A Wine Dynasty Comes to New Hampshire

Gina Gallo and Jean-Charles Boisset on honoring the history, passion and discovery of wine

She was raised as part of a renowned winemaking family in California. He was brought up in a wine empire in Burgundy. So when Gina Gallo and Jean-Charles Boisset married in 2009, they instantly became a wine industry power-couple with influence and reach that spans the globe.

When they travel to the Granite State later this month, the couple will offer insight into that unmatched heritage, expertise and perspective. The duo will be in the spotlight during New Hampshire Wine Week’s  Cellar Notes event at the Puritan Conference Center, “Wine Dynasties: The Boisset & Gallo Families.”

Guests at this limited event can also expect an evening of stories, conversation, bottle signings, photo opportunities and delicious hors d’oeuvres. Wine insiders know that it’s rare for Gallo and Boisset to appear together in a setting such as this – an intimate event with the opportunity for attendees to meet with and learn from two of the industry’s leading winemakers.

During their time in New Hampshire, both at the Cellar Notes event and at the Winter Wine Spectacular, Gallo is most looking forward to meeting people and learning about what wine means to them. ”I want to hear how people came to enjoy wine, the traditions they hold within their families and the stories they most want to tell,” she says. “I want us to enjoy a glass of wine together and toast to the New Year and new beginnings in a land that is steeped in wonderful history.” Boisset hopes people come away with a new insight into the essence of wine. “Wine is passion, wine is senses, wine is emotion and wine unites,” he says.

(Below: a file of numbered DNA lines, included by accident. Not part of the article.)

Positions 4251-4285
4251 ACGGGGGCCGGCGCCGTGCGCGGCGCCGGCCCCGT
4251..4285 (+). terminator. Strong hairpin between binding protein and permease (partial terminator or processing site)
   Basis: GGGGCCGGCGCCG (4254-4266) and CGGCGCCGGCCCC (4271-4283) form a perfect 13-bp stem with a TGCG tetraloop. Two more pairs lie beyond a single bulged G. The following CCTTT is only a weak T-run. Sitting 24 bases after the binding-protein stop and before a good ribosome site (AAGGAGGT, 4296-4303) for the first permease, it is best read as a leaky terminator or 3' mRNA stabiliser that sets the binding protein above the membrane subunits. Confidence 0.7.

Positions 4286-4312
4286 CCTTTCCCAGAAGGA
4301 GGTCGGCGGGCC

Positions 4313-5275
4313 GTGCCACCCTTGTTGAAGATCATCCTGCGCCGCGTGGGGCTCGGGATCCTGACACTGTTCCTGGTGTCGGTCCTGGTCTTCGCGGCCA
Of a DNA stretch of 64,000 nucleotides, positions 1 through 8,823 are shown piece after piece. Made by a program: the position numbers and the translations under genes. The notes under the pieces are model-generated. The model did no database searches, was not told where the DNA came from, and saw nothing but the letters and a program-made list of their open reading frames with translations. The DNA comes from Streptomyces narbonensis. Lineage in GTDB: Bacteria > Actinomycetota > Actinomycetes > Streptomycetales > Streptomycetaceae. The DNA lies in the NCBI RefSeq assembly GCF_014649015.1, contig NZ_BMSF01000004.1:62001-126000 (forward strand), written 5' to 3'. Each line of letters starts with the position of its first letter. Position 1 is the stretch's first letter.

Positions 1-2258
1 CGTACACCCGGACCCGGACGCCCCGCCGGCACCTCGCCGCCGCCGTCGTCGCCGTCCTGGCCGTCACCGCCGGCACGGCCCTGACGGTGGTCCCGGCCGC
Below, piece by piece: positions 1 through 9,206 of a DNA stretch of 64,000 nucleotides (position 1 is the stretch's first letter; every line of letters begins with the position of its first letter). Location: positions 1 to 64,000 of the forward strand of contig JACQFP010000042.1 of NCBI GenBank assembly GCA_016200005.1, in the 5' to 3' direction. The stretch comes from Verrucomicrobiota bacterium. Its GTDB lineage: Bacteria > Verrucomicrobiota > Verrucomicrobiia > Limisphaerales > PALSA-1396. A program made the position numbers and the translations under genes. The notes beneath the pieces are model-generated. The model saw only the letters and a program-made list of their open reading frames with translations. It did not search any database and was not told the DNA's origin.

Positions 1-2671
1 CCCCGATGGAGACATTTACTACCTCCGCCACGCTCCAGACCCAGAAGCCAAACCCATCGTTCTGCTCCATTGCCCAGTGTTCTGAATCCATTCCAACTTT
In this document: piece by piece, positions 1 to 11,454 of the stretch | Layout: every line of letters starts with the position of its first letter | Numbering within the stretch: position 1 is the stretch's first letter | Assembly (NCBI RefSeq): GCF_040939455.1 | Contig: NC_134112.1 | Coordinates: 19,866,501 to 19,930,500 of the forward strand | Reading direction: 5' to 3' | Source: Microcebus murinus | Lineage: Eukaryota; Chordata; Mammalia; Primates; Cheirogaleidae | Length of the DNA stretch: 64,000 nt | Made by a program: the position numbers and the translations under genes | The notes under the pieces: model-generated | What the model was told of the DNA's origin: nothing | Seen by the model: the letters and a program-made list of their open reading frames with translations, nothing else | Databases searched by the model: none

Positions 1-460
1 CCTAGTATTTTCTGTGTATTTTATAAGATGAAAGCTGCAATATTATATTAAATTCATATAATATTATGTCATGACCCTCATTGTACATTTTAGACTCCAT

When it comes to the art of winemaking, both Gallo and Boisset are ideal teachers with lifetimes of experience to share. Gallo is senior director of winemaking at E. & J. Gallo Winery and granddaughter of co-founder Julio Gallo. Boisset is proprietor of the Boisset Collection, which operates 25 wineries in California, France and Canada. Both individually and as a couple the two have made an indelible mark on the wine world. Nearly a year ago, in an unusual move, the Collins College of Hospitality Management awarded the Robert Mondavi Wine & Food Award to both Gallo and Boisset – breaking with tradition by honoring them together.

The two don’t typically collaborate when it comes to producing wine, but the way they work in concert as wine ambassadors – complementing one another in many ways – makes this powerhouse couple utterly unique in the industry. Boisset is the impeccably-dressed storyteller, showing the world why wine, like life, is to be embraced and experienced. Gallo may not be as outwardly loquacious, but her words carry weight – as illustrated by the respect afforded both her and the business she’s helped steer to new heights. In April, she accepted the 2018 Vinitaly International Award in Verona – quite near the northern Italy origins of the Gallo family. This prestigious award recognizes companies and outstanding personalities who are distinguished for their work in the international wine world.